I made up a measure of post originality. Given that a post contains a meme, I want to know if it is repeating it in a boring way, or if it is adding something to the mix. It answers the question: how canonical is the usage of the meme in this post? That is why I called this measure “canonicity”. In practice, for every word that ever appeared in a Reddit title, I calculate the probability that the word is going to be used in a post including that meme. So for every new post I can calculate the average word probability, and ending up with an estimation of how surprising this particular post title is.

You know what I’m going to say next. The more unsuprising a post is, the less likely it is to be successful. A high-canonicity post has roughly half the odds of being widely successful — e.g. hitting the front page — than a low-canonicity one. And the fact that there are low-canonicity posts in karma trains is interesting of itself. It confirms my hunch that, among the posts that jump on the bandwagon of popular memes, there are also original thoughts. This is the evolutionary arms race I mention in the title: when a meme hits the front page, subsequent implementations of it have to constantly innovate, else the meme will be infested by high-canonicity copies, and fade into oblivion. This is generally true for all memes, but it is an effect on steroids for recently successful memes, because they are the ones that are being copied the most in a particular time period.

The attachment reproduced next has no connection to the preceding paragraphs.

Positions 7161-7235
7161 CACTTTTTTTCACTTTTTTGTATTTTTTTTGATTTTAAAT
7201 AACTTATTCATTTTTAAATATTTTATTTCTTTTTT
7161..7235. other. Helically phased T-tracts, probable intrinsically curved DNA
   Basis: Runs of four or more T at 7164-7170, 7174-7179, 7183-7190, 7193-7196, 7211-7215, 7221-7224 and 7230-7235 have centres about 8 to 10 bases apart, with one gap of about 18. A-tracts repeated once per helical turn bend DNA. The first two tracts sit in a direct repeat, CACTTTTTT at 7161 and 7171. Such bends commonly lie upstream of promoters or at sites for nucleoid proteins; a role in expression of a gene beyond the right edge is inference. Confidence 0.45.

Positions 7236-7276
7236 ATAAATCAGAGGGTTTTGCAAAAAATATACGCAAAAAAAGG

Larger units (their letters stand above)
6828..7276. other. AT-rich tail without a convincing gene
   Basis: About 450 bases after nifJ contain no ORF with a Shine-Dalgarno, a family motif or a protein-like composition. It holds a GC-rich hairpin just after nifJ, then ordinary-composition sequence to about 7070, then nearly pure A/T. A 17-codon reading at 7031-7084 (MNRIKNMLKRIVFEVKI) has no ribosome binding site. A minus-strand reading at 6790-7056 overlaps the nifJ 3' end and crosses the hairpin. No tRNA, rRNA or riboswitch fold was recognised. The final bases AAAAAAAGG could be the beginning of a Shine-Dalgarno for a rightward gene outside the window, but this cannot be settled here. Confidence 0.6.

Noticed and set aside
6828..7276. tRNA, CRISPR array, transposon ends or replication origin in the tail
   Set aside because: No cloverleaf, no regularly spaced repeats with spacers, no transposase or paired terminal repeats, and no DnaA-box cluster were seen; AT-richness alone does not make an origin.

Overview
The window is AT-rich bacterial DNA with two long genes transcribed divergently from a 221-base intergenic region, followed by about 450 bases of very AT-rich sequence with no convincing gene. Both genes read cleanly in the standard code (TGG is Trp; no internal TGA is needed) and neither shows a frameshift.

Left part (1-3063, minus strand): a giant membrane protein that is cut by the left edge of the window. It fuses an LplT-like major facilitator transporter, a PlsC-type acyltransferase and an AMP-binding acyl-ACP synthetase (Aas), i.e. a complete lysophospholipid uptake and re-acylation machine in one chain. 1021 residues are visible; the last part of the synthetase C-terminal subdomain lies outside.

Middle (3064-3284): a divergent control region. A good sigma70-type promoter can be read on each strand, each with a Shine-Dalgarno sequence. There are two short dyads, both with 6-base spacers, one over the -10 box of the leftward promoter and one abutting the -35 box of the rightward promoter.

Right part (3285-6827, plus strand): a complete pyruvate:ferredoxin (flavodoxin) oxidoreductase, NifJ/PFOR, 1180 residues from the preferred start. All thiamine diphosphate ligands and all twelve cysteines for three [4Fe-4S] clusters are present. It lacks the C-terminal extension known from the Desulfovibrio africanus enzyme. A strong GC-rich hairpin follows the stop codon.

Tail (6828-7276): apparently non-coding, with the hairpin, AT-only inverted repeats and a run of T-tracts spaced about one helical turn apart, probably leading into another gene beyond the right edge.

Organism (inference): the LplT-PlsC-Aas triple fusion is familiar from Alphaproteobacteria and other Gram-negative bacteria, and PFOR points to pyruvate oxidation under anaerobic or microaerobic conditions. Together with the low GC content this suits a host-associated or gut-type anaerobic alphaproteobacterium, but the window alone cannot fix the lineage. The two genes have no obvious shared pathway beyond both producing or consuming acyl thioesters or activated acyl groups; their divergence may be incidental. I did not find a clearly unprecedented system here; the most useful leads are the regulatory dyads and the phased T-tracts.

The story has another interesting turn. Low-canonicity is a double-edged sword. It gives you better odds to hit the front page, but if you fail at it then your performance is going to be atrocious. In that case, high-canonicity posts are actually doing better than low-canonicity ones. In other words, a meme after hitting the front page does a sort of “canonicity sandwich”: the very best AND very worst posts are low-canonicity ones, and in the middle you have high-canonicity posts. Why does this happen? Maybe it’s because of familiarity. Familiar content is reassuring and so people “get it” and upvote. It just does not soar high enough. Or it can be a million other reasons that I haven’t tested yet, so I can only speculate.

What the canonicity sandwich means is that content originality has a varying effect: high canonicity harms you in some cases, but it’s good for you in others. This discovery is important, because other researchers have found that a post’s content doesn’t seem to explain its success very well. The sandwich effect might very well be the cause of our disagreement.